This was the first time the gala was held at the Santa Clara Convention Center and was the largest attendance ever at 1,800 guests. Many attendees were legends in Silicon Valley’s tech community. Everyone had come to find out who the five winners would be and also to hear Queen Rania al Abdullah of Jordan.Queen Rania, this years’ James C. Morgan Humanitarian Award honouree, spoke purposefully, passionately and eloquently about the importance of education. She encouraged everyone to ‘dream the undreamt’ and to ‘imagine the unimaginable’.
After dinner the award winners were announced from a field of three finalists laureates in five categories:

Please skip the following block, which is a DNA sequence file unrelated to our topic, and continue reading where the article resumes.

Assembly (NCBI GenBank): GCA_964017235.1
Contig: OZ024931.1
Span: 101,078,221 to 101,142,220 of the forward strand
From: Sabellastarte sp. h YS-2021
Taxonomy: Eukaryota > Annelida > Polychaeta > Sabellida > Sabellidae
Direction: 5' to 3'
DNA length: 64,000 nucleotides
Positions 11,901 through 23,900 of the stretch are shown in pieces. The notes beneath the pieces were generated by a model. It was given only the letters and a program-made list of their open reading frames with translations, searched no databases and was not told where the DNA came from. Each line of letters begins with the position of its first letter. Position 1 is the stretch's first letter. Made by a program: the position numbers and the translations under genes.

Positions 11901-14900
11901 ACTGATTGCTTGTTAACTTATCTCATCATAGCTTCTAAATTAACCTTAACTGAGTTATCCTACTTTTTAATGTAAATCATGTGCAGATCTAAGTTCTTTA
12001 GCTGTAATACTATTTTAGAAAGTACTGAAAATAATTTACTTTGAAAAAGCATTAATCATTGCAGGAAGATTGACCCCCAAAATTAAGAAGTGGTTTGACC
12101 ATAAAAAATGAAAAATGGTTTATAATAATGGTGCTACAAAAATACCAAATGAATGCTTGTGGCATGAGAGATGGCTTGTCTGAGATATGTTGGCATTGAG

• Intel Environment Award – Peer Water Exchange, a project of Blue Planet Network – Worldwide
• BD Biosciences Economic Development Award – Alexis T. Belonio, Center for Rice Husk Energy Technology
• Microsoft Education Award – BBC World Service Trust, BBC Janala
• The Katherine M. Swanson Equality Award – A Single Drop for Safe Water
• Nokia Health Award – Venkatesh Mannar, Micronutrient Initiative
In this year’s education category I was delighted that one of our partners, the BBC World Service Trust, won for their English language mobile phone programming in Bangladesh.
The Tech Awards have grown over the years into the world’s premiere awards for technology benefitting humanity and it will always be our honour to have been the very first winner. The iconic Lifeline radio – which is now retired and has been replaced by the Prime – is a featured display at the Tech Museum in Silicon Valley.
by Kristine Pearson in Santa Clara